Date & Time: Nov 28, 2011 at 2250 LT
Type of aircraft:
Piper PA-31-350 Navajo Chieftain
Landing (descent or approach)
Jesup - Chicago-Palwaukee
United States of America
Crew on board:
Pax on board:
Captain / Total hours on type:
Aircraft flight hours:
The airplane was dispatched on an emergency medical services flight. While being vectored for an instrument approach, the pilot declared an emergency and reported that the airplane was out of fuel. He said the airplane lost engine power and that he was heading toward the destination airport. The airplane descended through clouds and impacted trees and terrain short of its destination. No preimpact anomalies were found during a postaccident examination. The postaccident examination revealed about 1.5 ounces of a liquid consistent with avgas within the airplane fuel system. Based on the three previous flight legs and refueling receipts, postaccident calculations indicated that the airplane was consuming fuel at a higher rate than referenced in the airplane flight manual. Based on this consumption rate, the airplane did not have enough fuel to reach the destination airport; however, a 20-knot tailwind was predicted, so it is likely that the pilot was relying on this to help the airplane reach the airport. Regardless, he would have been flying with less than the 45-minute fuel reserve that is required for an instrument flight rules flight. The pilot failed to recognize and compensate for the airplane’s high fuel consumption rate during the accident flight. It is likely that had the pilot monitored the gauges and the consumption rate for the flight he would have determined that he did not have adequate fuel to complete the flight. Toxicology tests showed the pilot had tetrahydrocannabinol and tetrahydrocannabinol carboxylic acid (marijuana) in his system; however, the level of impairment could not be determined based on the information available. However, marijuana use can impair the ability to concentrate and maintain vigilance and can distort the perception of time and distance. As a professional pilot, the use of marijuana prior to the flight raises questions about the pilot’s decision-making. The investigation also identified several issues that were not causal to the accident but nevertheless raised concerns about the company’s operational control of the flight. The operator had instituted a fuel log, but it was not regularly monitored. The recovered load manifest showed the pilot had been on duty for more than 15 hours, which exceeded the maximum of 14 hours for a regularly assigned duty period per 14 Code of Federal Regulations Part 135. The operator stated that it was aware of the pilot’s two driving while under the influence of alcohol convictions, but the operator did not request a background report on the pilot before he was hired. Further, the operator did not list the pilot-rated passenger as a member of the flight crew, yet he had flown previous positioning legs on the dispatched EMS mission as the pilot-in-command.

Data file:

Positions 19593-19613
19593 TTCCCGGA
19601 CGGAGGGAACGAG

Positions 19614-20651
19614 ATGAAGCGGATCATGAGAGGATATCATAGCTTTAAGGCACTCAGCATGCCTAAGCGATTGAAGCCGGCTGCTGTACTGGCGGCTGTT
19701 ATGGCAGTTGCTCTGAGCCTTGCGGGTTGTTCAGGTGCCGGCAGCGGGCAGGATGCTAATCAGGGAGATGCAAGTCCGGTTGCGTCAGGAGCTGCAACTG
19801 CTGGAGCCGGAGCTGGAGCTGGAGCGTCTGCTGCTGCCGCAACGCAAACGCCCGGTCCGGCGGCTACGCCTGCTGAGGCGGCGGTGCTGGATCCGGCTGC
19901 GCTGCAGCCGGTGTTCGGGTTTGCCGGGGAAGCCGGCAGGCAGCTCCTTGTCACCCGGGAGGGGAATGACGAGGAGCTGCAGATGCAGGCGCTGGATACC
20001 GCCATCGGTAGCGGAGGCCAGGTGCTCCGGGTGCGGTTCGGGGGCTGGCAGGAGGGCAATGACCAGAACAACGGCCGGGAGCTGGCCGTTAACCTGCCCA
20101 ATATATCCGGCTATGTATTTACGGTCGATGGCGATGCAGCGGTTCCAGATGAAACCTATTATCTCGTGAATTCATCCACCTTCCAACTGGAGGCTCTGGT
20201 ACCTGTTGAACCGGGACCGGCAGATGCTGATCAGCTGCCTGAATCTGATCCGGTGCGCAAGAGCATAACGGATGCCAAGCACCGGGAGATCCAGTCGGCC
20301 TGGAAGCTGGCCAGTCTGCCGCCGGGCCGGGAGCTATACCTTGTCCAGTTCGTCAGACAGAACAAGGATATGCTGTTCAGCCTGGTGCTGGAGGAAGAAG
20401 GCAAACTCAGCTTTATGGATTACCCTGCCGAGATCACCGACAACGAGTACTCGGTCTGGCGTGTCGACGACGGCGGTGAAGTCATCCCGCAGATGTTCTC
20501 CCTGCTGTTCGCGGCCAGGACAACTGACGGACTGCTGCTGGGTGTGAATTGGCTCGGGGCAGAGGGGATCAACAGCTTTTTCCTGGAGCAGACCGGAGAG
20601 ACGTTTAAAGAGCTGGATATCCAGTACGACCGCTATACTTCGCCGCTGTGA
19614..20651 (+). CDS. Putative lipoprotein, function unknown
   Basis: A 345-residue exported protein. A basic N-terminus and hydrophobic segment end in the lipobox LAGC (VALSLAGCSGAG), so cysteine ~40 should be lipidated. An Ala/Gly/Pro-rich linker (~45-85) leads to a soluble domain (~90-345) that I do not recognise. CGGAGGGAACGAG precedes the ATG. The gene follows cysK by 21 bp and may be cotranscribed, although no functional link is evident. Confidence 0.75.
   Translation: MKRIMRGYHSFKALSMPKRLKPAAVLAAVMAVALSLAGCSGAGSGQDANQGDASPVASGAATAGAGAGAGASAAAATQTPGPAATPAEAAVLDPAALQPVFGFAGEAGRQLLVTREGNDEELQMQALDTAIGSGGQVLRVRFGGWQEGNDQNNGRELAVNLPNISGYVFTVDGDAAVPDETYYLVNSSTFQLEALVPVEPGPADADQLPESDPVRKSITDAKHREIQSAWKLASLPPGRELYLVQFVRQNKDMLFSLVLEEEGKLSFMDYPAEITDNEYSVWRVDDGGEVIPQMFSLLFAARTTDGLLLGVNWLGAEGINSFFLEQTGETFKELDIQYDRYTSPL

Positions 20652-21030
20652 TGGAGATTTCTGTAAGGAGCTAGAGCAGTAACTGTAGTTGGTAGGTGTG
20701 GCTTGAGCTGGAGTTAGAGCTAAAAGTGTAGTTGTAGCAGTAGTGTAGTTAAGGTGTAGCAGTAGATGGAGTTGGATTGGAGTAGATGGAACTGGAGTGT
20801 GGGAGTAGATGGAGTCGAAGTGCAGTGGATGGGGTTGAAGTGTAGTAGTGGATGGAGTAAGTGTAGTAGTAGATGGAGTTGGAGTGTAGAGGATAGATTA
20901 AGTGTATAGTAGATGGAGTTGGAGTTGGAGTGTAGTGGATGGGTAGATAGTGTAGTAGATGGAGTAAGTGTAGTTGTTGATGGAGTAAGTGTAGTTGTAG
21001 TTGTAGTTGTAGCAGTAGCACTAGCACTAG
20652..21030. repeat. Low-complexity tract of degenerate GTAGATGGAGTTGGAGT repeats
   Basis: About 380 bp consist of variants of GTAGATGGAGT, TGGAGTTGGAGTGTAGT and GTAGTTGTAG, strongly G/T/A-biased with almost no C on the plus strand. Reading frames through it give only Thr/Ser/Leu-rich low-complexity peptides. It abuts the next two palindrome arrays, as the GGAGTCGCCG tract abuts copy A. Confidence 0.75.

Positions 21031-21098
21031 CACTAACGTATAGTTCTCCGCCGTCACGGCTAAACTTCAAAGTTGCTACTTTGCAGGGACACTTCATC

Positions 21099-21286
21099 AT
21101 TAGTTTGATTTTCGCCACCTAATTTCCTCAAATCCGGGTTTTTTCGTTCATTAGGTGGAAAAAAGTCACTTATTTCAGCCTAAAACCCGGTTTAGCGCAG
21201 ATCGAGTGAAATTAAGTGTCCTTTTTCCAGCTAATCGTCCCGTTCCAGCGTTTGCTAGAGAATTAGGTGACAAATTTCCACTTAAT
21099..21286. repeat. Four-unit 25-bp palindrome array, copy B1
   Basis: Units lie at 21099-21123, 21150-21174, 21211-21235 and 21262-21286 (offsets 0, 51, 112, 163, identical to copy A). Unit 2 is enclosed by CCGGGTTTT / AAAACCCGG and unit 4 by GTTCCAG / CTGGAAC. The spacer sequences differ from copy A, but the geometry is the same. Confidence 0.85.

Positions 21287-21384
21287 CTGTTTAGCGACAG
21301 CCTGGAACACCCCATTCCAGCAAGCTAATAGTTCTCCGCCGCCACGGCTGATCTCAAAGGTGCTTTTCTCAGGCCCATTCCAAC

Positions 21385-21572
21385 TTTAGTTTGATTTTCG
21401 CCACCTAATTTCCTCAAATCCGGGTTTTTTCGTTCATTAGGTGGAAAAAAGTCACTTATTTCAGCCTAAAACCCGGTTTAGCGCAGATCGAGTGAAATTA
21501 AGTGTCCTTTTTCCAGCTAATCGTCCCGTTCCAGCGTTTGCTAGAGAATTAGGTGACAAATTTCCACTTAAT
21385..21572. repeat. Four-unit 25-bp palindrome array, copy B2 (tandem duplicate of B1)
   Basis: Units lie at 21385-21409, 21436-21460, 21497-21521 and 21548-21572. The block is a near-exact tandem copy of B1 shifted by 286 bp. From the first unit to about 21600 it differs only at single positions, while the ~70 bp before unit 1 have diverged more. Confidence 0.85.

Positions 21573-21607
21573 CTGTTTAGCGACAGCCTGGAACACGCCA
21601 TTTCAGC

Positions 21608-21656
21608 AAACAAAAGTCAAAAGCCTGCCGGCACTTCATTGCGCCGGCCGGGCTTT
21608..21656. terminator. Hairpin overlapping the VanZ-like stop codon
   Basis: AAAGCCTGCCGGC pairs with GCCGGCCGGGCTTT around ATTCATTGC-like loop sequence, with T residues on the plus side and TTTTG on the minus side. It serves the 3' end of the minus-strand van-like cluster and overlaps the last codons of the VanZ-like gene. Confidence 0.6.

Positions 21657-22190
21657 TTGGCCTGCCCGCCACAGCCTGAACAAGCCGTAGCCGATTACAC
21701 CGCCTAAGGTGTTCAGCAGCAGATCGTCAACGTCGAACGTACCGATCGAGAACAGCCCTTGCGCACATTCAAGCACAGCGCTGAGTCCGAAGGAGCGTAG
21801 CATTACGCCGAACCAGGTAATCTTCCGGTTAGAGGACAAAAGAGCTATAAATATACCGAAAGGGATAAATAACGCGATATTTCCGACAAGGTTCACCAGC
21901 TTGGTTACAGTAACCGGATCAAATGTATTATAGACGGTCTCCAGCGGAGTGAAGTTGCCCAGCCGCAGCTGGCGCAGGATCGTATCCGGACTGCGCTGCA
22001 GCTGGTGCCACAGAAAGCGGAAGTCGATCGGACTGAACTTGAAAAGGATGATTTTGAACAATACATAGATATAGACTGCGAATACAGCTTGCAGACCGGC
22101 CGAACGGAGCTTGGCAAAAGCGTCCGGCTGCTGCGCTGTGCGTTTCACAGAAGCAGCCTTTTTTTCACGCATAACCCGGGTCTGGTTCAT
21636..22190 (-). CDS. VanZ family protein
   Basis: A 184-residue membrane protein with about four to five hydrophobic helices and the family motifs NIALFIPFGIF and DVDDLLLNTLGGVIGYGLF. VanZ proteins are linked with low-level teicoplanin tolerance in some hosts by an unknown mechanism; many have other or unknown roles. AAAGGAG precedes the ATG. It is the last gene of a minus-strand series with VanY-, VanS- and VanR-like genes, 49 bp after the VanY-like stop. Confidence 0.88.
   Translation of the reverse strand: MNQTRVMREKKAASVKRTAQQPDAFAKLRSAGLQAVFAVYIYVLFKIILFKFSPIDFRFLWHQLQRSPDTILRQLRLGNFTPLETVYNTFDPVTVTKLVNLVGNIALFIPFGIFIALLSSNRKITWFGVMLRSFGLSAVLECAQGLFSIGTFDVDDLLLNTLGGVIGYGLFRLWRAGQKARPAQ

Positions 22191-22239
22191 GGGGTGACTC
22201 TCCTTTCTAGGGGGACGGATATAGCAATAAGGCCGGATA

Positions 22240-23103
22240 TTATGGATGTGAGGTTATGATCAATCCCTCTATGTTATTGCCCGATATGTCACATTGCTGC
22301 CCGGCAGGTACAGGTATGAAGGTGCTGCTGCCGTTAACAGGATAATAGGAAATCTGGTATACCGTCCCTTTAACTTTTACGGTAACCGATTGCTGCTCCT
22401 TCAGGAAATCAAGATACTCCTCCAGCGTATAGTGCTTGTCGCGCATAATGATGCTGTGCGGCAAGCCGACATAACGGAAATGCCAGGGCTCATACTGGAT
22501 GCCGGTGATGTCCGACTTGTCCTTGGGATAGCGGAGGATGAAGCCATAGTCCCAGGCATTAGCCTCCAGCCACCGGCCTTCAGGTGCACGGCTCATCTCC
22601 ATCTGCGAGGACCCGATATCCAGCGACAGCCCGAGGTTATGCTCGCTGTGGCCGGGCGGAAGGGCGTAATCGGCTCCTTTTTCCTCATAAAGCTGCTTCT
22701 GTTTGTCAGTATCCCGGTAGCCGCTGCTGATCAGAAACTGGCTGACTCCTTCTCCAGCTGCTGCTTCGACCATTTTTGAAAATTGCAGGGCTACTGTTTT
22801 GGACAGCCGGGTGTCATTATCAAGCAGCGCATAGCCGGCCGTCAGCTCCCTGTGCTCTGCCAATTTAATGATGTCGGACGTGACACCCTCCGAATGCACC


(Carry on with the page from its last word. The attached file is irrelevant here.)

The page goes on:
The pilot's inadequate preflight planning and in-flight decision-making, which resulted in a loss of engine power due to fuel exhaustion during approach. Contributing to the accident was the pilot's decision to operate an airplane after using illicit drugs.